Michael McFadyen's Scuba Diving - Fairey Firefly
The Fairey Fulmar was designed to meet the British Admiralty's urgent need for a modern shipboard fighter. The prototype flew on 13 January 1937 and the first production Fulmar was flew on 4 January 1940 and went into service in August 1940 on HMS Illustrious. In 1939 the Admiralty issued Specification N.5/40 for a two-seat reconnaissance fighter to follow up from the Fulmar. It was to be a far more advanced plan, with greater speed and armaments. The plane was built by the Fairey Aviation Co. Ltd of the United Kingdom.
The design was completed in September 1939 and an order was placed for 200 planes on 12 June 1940. The first development plane flew from Fairey's Great West Aerodrome (now part of Heathrow Airport in London) on 22 December 1941. The second plane flew on 4 June 1942 (crashing about mid-July) and the third on 26 August 1942. Carrier trials aboard the HMS Illustrious were carried out in late 1942.
The first production aircraft from the Hayes plant were delivered in March 1943 and the planes entered service with No 1770 Squadron at Yeovilton on 1 October 1943 and were placed on the carrier HMS Indefatigble. They were used against the German pocket battleship, Tirpitz in Norway in July 1944. The planes were widely used from late 1943. The Firefly was only used by Great Britain during the war but afterwards many other countries purchased them.
Marks I to IV were built during the war and afterwards, there were Marks 5 and 6. These latter versions were powered by a single V12 2,250hp Rolls Royce Griffin 74 engine, it was mainly used as a carrier based anti-submarine, reconnaissance and strike aircraft. A pilot and observer were the crew and the plane carried four 20mm guns mounted in the wings and 16 60lb rockets or two 1,000 pound bombs. The wingspan was 12.55 metres and length was 11.56 metres. The empty weight was at least 4,423 kg with a maximum takeoff weight of 6,359 kg.
The Royal Australian Navy operated two versions of the Fairey Firefly, Mark 5 and Mark 6 (the designation used changed from Roman numerals after Mark IV) from 28 August 1948 until March 1966. The aircraft carrier HMAS Sydney had 816 and 817 Squadrons based on it and they also were based at RANAS Nowra (HMAS Albatross) when the carrier was at Garden Island in Sydney Harbour. They were also used for training at Albatross by 723, 724, 725 and 851 Squadrons. During the Korean War, the Fireflies saw operational service over Korea when based on HMAS Sydney.
On 16 December 1948, a new aircraft carrier was commissioned into the Royal Australian Navy. This was HMAS Sydney. In early 1949, the first 26 new Fairey Fireflies (a total of 108 were purchased) were handed over to the RAN and flights took place of some or all in the UK before they were placed aboard HMAS Sydney for the trip back to Australia. Two were Mark IV FR (fighter/reconnaissance) and the rest Mark AS.5 models. The AS designated anti-submarine model first flew in March 1949 with the Royal Navy. One of the AS.5s was serial number VX381. A total of 352 Mark 5s were built between January 1948 and May 1950. VX381 (manufacturer number F.8413) was delivered to the Royal Navy on 6 December 1948 and then transferred to the Royal Australian Navy on 7 April 1949.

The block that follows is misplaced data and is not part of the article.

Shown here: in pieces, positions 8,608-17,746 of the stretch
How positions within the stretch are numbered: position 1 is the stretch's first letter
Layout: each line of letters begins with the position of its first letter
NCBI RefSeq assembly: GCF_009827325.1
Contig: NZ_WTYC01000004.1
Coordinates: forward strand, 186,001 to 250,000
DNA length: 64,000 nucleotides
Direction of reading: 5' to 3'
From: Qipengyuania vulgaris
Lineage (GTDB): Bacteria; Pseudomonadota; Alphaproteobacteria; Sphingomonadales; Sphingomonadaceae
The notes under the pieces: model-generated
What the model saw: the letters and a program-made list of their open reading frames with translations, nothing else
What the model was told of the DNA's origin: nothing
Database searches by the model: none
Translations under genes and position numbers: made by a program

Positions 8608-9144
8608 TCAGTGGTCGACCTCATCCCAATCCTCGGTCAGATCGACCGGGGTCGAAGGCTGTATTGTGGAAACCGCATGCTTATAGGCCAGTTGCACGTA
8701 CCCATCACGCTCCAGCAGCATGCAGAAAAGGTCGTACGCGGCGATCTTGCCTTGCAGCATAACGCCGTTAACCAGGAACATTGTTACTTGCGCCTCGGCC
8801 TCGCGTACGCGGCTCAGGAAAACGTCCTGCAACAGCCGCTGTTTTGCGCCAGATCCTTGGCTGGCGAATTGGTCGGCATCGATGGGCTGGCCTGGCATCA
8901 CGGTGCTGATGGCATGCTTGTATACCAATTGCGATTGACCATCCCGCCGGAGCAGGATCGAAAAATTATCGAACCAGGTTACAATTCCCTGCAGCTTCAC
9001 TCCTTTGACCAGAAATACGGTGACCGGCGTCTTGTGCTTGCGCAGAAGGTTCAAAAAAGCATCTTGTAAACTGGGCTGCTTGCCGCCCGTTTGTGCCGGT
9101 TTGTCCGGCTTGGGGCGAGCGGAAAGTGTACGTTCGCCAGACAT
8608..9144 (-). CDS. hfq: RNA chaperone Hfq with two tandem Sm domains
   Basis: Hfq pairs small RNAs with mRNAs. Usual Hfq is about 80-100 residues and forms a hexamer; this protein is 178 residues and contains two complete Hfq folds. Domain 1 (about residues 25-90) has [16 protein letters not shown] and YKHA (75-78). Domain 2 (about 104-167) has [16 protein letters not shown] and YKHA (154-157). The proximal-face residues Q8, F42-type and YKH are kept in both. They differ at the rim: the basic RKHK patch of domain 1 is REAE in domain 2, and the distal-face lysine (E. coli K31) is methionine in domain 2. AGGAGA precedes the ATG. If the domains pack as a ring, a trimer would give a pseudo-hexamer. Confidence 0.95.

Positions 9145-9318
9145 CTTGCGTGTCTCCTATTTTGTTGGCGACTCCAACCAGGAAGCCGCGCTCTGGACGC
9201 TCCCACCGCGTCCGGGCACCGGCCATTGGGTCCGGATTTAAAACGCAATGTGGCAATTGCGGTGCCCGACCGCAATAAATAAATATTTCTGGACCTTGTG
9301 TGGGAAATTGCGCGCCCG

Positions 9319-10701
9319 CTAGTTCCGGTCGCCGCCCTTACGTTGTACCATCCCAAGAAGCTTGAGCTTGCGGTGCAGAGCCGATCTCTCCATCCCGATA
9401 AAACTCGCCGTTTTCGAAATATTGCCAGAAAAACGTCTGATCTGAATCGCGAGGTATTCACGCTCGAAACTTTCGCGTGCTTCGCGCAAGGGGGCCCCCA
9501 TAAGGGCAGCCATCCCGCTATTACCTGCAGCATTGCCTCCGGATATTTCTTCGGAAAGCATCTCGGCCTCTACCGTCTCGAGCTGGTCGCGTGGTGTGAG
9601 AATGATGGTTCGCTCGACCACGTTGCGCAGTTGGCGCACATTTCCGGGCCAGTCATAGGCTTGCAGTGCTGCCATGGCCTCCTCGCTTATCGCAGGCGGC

|WD887 in 1951 in the UK||HMAS Vengeance arriving at Garden Island|
in Sydney Harbour, 11 March 1953
VX381 was delivered to King George V Docks, Glasgow, Scotland on 4 April 1949 and was loaded onto HMAS Sydney. HMAS Sydney departed England on 12 April 1949 and arrived at Jervis Bay, south of Sydney, on 25 May 1949 (one web site says 31 May 1949). The plane was towed by road to RANAS Nowra (HMAS Albatross). It was flown by 816 Squadron as 216/K. In 1956 it was with 851 Squadron. This was the new aircraft carrier's maiden voyage. As well as the 26 Fireflies, there were 27 Sea Furies.
It is possible that VX381 saw service in the Korean War on the Sydney.
|WD887 with WD890 at RNAS Culdrose in March 1951||WD887 in the mid-1950s|
In March 1953, 20 new Fairey Fireflies were delivered to the RAN (this date may have been the date they actually arrived in Australia). The planes were placed on HMAS Vengeance (on loan from the RN while HMAS Melbourne was being built/converted from HMS Majestic). HMS Vengeance was commissioned as HMAS Vengeance on 13 November 1952 and decommissioned back into the Royal Navy about August 1955. The planes travelled to Australia leaving Portland, England on 22 January 1953 on the aircraft carrier and arrived in Sydney Harbour on 13 March 1953 (hence that the delivery date was when they arrived in Australia).
The planes were all Mark AS.6 models. One of these was serial number WD887. A web site that I found says that this plane was delivered in February 1951 (as Firefly FR.5 219/Q) to the 814 Squadron (Royal Navy). Another site says that it was delivered on 8 January 1951. In May 1951 it had an accident when landing on HMS Vengeance. The plane was then sold to Australia. Also on board when the plane was delivered to Australia were 10 Sea Furies and three Bristol Sycamore helicopters.